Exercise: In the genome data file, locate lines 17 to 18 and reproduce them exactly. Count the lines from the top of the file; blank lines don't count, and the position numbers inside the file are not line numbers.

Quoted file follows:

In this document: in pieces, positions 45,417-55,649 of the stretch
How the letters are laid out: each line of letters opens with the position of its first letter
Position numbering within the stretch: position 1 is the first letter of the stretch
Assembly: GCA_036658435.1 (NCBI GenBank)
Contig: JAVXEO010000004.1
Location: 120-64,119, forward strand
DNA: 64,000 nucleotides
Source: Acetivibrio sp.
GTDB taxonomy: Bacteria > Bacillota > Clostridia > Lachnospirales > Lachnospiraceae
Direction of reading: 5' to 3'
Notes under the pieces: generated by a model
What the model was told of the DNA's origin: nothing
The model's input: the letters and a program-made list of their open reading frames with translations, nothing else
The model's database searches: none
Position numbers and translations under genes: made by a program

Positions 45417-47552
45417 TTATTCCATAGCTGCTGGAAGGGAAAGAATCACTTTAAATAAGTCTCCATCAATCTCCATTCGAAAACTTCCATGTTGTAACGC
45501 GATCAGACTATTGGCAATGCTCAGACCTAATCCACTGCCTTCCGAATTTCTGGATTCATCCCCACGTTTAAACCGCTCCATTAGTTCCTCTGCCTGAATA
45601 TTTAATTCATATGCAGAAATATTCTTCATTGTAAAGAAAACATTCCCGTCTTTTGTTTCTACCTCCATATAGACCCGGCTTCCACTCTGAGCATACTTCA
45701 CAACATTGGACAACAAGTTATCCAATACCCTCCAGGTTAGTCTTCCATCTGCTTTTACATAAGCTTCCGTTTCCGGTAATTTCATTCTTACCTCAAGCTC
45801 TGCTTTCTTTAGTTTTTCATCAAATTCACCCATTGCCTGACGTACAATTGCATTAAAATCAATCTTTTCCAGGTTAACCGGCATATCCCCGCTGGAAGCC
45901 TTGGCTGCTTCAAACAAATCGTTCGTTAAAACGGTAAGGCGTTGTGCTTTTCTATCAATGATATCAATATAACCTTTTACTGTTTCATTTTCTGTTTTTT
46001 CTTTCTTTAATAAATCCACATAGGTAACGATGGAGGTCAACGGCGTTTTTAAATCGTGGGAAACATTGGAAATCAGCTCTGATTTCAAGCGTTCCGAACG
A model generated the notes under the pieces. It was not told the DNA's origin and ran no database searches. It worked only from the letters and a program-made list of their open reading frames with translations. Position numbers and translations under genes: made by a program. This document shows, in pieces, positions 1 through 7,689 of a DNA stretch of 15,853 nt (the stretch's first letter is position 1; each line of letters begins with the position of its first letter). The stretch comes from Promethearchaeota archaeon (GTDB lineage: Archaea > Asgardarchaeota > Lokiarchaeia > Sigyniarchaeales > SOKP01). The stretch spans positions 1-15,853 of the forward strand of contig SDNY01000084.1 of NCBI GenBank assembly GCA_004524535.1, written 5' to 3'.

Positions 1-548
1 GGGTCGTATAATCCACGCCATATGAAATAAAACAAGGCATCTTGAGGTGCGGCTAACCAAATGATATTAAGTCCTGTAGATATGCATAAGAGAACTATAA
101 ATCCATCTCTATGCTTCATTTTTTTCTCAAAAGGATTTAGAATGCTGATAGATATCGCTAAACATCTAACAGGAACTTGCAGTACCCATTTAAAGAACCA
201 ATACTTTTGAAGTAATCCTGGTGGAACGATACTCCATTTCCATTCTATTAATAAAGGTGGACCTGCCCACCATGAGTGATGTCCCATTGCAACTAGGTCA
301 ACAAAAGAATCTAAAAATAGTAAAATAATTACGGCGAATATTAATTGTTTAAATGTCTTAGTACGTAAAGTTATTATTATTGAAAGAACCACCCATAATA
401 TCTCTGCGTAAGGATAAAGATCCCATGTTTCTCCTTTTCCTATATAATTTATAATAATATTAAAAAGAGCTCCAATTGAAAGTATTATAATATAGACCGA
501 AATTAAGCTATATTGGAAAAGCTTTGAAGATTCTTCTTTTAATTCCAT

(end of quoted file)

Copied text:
45417 TTATTCCATAGCTGCTGGAAGGGAAAGAATCACTTTAAATAAGTCTCCATCAATCTCCATTCGAAAACTTCCATGTTGTAACGC
45501 GATCAGACTATTGGCAATGCTCAGACCTAATCCACTGCCTTCCGAATTTCTGGATTCATCCCCACGTTTAAACCGCTCCATTAGTTCCTCTGCCTGAATA